African Americans (AAs) have disproportionately higher incidence and lower survival rates from pancreatic cancer compared with whites. Historically, this disparity has been attributed to modifiable risk factors. Recent studies suggest that nonmodifiable aspects may also play an important role. We review these new contributions as potential targets for closing the disparity.
A PubMed search was conducted to review studies of nonmodifiable elements contributing to pancreatic cancer disparities in AAs.
Several nonmodifiable risks are associated with the racial disparity in pancreatic cancer. SSTR5 P335L, Kaiso, and KDM4/JMJD2A demonstrate differential racial expression, increasing their potential as therapeutic targets. Many social determinants of health and their associations with diabetes, obesity, and the microbiome are partially modifiable risk factors that significantly contribute to outcomes in minorities. Barriers to progress include the low minority inclusion in research studies.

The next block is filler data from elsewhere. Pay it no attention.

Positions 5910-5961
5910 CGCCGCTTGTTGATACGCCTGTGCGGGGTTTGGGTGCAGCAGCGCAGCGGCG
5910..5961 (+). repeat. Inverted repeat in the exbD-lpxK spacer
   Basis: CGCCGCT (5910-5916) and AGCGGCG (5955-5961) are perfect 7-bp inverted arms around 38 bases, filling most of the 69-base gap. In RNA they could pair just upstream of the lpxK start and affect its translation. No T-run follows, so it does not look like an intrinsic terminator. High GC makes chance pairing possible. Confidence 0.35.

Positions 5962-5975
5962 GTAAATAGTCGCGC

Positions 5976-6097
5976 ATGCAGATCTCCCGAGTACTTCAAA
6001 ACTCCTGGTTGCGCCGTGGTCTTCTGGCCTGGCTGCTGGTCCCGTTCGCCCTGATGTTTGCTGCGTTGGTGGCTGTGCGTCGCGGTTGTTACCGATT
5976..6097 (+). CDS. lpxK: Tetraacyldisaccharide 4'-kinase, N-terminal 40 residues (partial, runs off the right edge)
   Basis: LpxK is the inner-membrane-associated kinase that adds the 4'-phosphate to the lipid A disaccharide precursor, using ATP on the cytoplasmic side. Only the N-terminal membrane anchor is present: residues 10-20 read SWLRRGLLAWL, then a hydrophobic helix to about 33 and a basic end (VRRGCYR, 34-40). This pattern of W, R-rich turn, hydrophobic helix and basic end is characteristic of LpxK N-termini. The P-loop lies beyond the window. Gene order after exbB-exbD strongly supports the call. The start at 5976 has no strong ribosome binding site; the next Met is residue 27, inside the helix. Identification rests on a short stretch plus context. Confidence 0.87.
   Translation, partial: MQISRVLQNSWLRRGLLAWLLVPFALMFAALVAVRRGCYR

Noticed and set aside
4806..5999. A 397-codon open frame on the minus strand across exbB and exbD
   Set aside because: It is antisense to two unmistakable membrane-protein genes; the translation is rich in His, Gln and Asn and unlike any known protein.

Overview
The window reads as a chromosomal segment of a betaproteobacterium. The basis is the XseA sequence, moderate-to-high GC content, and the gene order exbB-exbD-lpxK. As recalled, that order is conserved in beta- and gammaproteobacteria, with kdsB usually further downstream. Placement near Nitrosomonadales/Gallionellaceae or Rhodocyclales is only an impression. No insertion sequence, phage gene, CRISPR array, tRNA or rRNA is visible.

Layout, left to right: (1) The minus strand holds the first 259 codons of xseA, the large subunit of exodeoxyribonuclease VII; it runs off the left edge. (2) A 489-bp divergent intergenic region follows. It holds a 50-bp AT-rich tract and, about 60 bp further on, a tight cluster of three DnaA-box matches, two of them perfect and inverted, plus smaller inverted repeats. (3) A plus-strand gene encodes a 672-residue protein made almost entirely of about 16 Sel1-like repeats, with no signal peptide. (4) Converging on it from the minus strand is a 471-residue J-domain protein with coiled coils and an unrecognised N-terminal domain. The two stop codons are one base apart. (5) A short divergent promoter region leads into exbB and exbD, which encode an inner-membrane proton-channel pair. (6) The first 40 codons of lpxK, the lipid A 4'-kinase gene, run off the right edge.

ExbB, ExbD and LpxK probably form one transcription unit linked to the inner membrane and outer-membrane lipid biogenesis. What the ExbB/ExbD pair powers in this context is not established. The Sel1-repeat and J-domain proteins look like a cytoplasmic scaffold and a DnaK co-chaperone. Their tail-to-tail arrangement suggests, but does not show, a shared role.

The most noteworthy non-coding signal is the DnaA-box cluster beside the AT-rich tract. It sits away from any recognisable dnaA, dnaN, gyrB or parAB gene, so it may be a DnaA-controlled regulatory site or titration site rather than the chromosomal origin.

Genomics, epigenetics, the microbiome, and social determinants of health are components that contribute to the pancreatic cancer disparity in AAs. These factors can be researched, targeted, and modified to improve mortality rates. Closing the disparity in pancreatic cancer will require an integrated approach of personalized medicine, increased minority recruitment to studies, and advanced health care/education access.